In her role, Sarah oversees everything at McQueen: womenswear, menswear, accessories, campaigns, communications, retail. She is the guardian of one of the most precious legacies and archives in fashion history and one that she has helped create for more than half her life. Her vision of fashion is perhaps softer than her predecessor’s, a bit less theatrical, but no less romantic or feminine. During her time as Creative Director, Sarah has made it her calling to champion craftsmanship, whether it’s precision tailoring, hand-woven textiles or ornate embroideries. She often begins each collection by taking her close-knit design team on a field trip to source ideas with their own eyes, instead of copy-and-pasting images onto a mood board. And considering she grew up in Macclesfield, a town in the rural shadow of the Peak District, surrounded by factories and mills that make traditional British textiles, it’s little wonder that she’s utterly devoted to the preservation of handicraft.
When it came to designing the store, however, she decided to do something radical. On the top floor were some original pieces from McQueen’s breathtaking archive, displayed in full regalia, not behind a museum’s glass vitrine. They formed the backdrop to workshops that unleashed the intricate process of their creation for students from across Britain – and anyone else, for that matter. It set the scene for tutorials on cutting, sketching on draping from Sarah and Judy Halil, McQueen’s head of atelier, as well as life-drawing workshops overseen by artist Julie Verhoeven. On one afternoon, a generation of fledgling creatives could learn how to swirl a piece of taffeta into a voluminous rose; on another, how to capture the silhouette of a dress or cut an exquisite jacket.
And though it began as an intimate in-store concept, it has slowly spiralled into a full-on cultural initiative. Soon after, McQueen began donating its surplus fabrics to students in fashion colleges across the UK – much like Lee did for Sarah – as a way of reducing waste and supporting a new generation’s upcycled fashion. “It’s about supporting young people who are vital in order to keep our industry alive,” Sarah explains. “It’s even harder today, and at a time when we all feel precious resources must be properly used.” And when she and her team visited Wales for a research trip for the AW20 collection, they came across a project called It’s called Ffasiwn, which offers free creative workshops for children across the South Wales Valleys led by Charlotte James and Clementine Schneidermann and chronicles it through documentary photography. They worked together with them on a photoshoot featuring the kids wearing custom AW20 McQueen looks, scaled down to smaller sizes, as well as a programme of workshops on casting, creative writing, embroidery, styling and photography during which they could use McQueen’s materials, customise their pieces and be photographed alongside their contemporaries.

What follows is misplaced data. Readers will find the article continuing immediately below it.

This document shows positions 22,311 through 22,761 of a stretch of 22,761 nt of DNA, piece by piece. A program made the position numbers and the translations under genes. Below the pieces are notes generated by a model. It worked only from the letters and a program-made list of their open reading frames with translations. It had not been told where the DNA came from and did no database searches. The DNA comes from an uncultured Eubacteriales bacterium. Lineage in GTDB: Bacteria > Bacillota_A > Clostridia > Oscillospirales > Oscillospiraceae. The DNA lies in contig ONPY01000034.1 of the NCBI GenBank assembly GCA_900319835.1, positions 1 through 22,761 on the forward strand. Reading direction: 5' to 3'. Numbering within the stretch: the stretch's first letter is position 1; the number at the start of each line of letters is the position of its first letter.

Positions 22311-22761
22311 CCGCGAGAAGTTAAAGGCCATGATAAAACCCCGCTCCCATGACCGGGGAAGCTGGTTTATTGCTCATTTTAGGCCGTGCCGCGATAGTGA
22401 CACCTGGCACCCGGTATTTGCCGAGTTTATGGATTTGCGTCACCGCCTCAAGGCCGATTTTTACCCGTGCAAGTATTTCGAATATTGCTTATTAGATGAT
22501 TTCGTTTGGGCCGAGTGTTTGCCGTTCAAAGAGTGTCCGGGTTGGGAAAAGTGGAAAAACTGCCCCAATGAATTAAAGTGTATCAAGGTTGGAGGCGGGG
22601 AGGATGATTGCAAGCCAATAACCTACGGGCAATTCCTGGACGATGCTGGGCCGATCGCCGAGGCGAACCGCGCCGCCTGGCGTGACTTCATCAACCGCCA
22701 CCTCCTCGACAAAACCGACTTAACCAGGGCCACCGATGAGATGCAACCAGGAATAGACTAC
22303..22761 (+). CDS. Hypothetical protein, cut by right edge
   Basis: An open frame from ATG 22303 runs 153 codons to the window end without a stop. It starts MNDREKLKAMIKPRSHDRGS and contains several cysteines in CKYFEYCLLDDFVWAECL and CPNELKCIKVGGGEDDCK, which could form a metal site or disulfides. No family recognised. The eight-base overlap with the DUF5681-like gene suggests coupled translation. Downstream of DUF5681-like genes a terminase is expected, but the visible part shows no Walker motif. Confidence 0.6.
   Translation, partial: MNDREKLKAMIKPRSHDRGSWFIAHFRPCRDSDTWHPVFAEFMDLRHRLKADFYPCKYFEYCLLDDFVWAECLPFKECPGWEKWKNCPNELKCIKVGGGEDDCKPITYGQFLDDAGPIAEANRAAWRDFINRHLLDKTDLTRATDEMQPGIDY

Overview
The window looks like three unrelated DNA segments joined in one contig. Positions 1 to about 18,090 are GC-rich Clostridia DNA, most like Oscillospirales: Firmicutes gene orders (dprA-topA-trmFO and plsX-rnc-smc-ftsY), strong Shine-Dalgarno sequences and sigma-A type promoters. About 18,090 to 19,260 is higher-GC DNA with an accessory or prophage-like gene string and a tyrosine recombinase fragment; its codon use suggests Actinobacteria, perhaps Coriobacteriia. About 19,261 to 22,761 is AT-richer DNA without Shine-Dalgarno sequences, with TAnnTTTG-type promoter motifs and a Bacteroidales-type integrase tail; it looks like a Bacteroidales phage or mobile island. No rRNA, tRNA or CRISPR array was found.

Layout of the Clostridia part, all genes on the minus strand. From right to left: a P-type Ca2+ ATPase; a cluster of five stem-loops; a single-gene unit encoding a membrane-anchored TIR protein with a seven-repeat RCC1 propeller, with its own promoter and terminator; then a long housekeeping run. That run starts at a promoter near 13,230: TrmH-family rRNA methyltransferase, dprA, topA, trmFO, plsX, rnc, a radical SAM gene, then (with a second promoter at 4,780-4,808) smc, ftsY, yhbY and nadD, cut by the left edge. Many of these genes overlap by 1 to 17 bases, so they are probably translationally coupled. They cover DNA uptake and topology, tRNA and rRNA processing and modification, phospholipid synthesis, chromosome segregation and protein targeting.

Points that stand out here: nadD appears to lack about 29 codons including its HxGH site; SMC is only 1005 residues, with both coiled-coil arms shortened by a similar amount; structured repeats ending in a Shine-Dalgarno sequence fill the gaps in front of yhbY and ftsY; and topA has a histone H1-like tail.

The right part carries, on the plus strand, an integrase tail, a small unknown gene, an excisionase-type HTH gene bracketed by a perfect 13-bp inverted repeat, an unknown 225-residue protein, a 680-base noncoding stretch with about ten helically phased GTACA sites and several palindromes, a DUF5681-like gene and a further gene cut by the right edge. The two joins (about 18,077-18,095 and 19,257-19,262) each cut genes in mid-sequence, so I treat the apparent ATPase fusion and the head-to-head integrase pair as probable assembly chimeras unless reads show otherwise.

This isn’t some kind of marketing initiative designed to win over Gen Z customers, or indoctrinate brand loyalty from an early age. It’s inclusivity in its purest, simplest form. If the blockbuster exhibitions on McQueen demonstrate anything, it’s that even the most sceptical fashionphobes are in awe of the brand and its incredible archive. In fact, it sometimes feels as if it were a cultural institution in itself. “One of the most inspiring things about that project in Wales was to see how personal the young people involved made things and how creative they were,” Sarah says. “I’m really interested in engaging with creatives of a younger age, who don’t necessarily have preconceived ideas that they want to be designers – or even work in fashion – and giving them the means to express themselves.”